Before a big tennis club was built in the city I live in, I used to play at public park courts, often next to people that were new to the sport or played very infrequently - it was obvious by their gear and how they played the game. I wasn't annoyed by them or anything, I was just happy to see people enjoying the sport, really. Sometimes an opportunity would present itself for me to ask them if they wanted any pointers. Occasionally people would be interested, but usually they declined and said they were just out for some fun activity.

What I've come to learn about tennis and the people that play it - now that I've been around tennis as an adult for about 15 years - is that most people are as good at tennis as they care to be. If not being better really bothered them that much they would get lessons or somehow formally seek out help to improve. Maybe they would get in better shape physically or practice more often or pay for lessons. Whatever the case is - whether they accepted your help or not, it likely wouldn't have much of an impact on their tennis abilities. For that reason - I've come to just walk right past people I see playing, no matter what I notice about their play.

Tennis is such a technical sport with so many little things to get right that in most cases your advice might help a little (temporarily), but it's not likely to significantly make any kind of impact on them. Tennis is one of the most difficult sports to get good at, and typically takes many years to get decent at it to the point where you really have a fun time playing and you can actually do what you want with the ball.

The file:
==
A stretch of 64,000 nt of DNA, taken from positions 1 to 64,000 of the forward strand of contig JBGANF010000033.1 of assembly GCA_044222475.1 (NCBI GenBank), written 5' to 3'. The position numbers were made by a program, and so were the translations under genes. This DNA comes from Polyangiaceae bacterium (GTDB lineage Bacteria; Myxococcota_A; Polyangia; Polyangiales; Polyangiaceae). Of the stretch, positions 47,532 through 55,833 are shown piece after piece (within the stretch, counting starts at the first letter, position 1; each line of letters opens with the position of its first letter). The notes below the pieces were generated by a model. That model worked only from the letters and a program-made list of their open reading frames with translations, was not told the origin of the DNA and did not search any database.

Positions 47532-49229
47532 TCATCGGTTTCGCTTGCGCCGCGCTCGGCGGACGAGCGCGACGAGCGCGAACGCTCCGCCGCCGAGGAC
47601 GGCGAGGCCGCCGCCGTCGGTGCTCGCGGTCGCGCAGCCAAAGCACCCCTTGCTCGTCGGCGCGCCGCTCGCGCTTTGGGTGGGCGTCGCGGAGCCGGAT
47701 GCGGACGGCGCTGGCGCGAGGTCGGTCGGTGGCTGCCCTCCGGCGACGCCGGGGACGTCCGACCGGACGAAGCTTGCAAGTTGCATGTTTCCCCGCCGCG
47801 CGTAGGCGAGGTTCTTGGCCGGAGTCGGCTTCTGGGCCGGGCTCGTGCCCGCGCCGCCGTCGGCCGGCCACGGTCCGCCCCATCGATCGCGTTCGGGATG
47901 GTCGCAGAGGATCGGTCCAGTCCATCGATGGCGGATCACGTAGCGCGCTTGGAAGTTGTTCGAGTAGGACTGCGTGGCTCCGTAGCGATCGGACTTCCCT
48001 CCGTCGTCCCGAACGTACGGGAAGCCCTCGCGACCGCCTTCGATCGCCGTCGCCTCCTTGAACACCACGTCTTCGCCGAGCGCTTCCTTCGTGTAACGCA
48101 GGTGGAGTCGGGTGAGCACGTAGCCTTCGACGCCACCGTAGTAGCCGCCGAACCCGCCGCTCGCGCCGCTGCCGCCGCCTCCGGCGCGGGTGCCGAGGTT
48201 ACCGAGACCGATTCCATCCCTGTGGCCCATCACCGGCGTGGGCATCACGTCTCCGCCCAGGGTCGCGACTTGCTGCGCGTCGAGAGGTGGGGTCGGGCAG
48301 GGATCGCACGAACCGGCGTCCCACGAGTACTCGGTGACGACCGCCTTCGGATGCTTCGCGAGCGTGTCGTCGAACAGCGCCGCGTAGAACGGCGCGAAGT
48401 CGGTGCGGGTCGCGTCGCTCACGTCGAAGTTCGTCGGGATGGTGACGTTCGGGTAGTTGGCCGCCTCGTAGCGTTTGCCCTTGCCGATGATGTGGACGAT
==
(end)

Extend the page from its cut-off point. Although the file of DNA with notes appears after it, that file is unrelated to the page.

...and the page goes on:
So while I would do what your wife says, I wouldn't do it because of "minding my own business" - rather, because it's not really going to change much for the people you share the advice with.

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This scenario occurs throughout the world no matter the activity. You're more than likely going to get a variety of responses if you so choose to provide the advice.

For example beginner X would love advice and help from the other gym goes regarding his exercise form. Whereas beginner Y is very aware that they are a beginner and fear someone may comment/laugh at them.

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Personally if the person were to approach me in a polite manner to truly help me then I don't mind their advice.

Then again if it's regarding my golf game I have a personal coach and we're working toward a goal that's not entirely outcome focussed at this time. The last thing I want is for someone's "pointers" on a quick win!

If I were you just try to read the situation and expect people to be defensive about their sport.

  • I share my experience with the prospect of having more than one golf coach here, and although you and your personal coach are working toward a goal, I find nothing wrong with someone else playing an advisory role. If the advice helps, great. If the advice goes against what you and your coach is doing, thank him/her for the advice and carry on. – user527 Sep 9 '15 at 13:47
  • And although this happens throughout the world no matter the activity, the OP is asking specifically how to handle this scenario in tennis. Different sports may vary in the handling of this scenario. Eg, in golf, it may be commonplace for one golfer to provide advice to another golfer whereas the mentality of different sports may not promote such communication. – user527 Sep 9 '15 at 13:53